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Purpose: This study compared the effects of heavy resisted sprint training (RST) versus unresisted sprint training (UST) on sprint performance among adolescent soccer players. Methods: Twenty-four male soccer players (age: 15.7 [0.5] y; body height: 175.7 [9.4] cm; body mass: 62.5 [9.2] kg) were randomly assigned to the RST group (n = 8), the UST group (n = 10), or the control group (n = 6). The UST group performed 8 × 20 m unresisted sprints twice weekly for 4 weeks, whereas the RST group performed 5 × 20-m heavy resisted sprints with a resistance set to maximize the horizontal power output. The control group performed only ordinary soccer training and match play. Magnitude-based decision and linear regression were used to analyze the data. Results: The RST group improved sprint performances with moderate to large effect sizes (0.76–1.41) across all distances, both within and between groups (>92% beneficial effect likelihood). Conversely, there were no clear improvements in the UST and control groups. The RST evoked the largest improvements over short distances (6%–8%) and was strongly associated with increased maximum horizontal force capacities (r = .9). Players with a preintervention deficit in force capacity appeared to benefit the most from RST. Conclusions: Four weeks of heavy RST led to superior improvements in short-sprint performance compared with UST among adolescent soccer players. Heavy RST, using a load individually selected to maximize horizontal power, is therefore highly recommended as a method to improve sprint acceleration in youth athletes.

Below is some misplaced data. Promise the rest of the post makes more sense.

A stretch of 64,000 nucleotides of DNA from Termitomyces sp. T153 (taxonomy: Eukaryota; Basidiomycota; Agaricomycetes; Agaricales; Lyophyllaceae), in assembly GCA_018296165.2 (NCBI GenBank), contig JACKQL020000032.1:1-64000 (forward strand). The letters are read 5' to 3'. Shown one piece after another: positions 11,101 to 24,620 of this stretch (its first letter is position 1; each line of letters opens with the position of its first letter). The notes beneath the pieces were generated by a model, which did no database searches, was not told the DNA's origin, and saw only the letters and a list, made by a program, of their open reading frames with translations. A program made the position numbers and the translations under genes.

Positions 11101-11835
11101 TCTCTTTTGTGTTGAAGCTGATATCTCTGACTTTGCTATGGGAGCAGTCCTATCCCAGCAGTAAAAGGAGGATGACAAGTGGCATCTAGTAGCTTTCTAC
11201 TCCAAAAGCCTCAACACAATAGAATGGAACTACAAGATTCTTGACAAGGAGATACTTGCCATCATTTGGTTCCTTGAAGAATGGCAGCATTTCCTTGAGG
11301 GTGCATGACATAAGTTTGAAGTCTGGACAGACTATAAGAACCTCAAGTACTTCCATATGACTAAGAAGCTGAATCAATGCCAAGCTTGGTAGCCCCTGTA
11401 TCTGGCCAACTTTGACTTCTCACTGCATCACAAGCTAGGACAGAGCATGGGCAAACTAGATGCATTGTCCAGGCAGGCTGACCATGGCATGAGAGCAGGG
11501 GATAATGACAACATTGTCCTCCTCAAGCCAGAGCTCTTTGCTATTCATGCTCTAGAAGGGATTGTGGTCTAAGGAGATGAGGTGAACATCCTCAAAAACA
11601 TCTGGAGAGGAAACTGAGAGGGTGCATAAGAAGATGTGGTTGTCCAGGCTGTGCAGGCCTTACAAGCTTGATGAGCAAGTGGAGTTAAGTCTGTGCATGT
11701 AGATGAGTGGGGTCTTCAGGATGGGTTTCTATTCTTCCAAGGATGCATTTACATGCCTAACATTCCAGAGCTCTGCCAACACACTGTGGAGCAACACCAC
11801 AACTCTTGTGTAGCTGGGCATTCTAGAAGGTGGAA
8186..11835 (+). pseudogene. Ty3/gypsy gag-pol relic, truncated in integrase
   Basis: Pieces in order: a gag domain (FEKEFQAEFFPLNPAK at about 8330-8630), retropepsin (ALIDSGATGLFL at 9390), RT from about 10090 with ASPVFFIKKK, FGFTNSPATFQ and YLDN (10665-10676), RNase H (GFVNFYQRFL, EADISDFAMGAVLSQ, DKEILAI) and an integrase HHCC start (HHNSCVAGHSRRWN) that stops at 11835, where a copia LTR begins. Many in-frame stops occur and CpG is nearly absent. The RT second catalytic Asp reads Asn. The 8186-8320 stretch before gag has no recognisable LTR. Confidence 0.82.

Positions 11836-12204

Derakhti, Bremec, Siethoff, and Psilander are with The Swedish School of Sport and Health Sciences, Stockholm, Sweden. Bremec is also with the SuperTrening Sport Performance Centre, Celje, Slovenia. Kambič is with the Faculty of Sport, University of Ljubljana, Ljubljana, Slovenia; and the General Hospital Murska Sobota, Murska Sobota, Slovenia.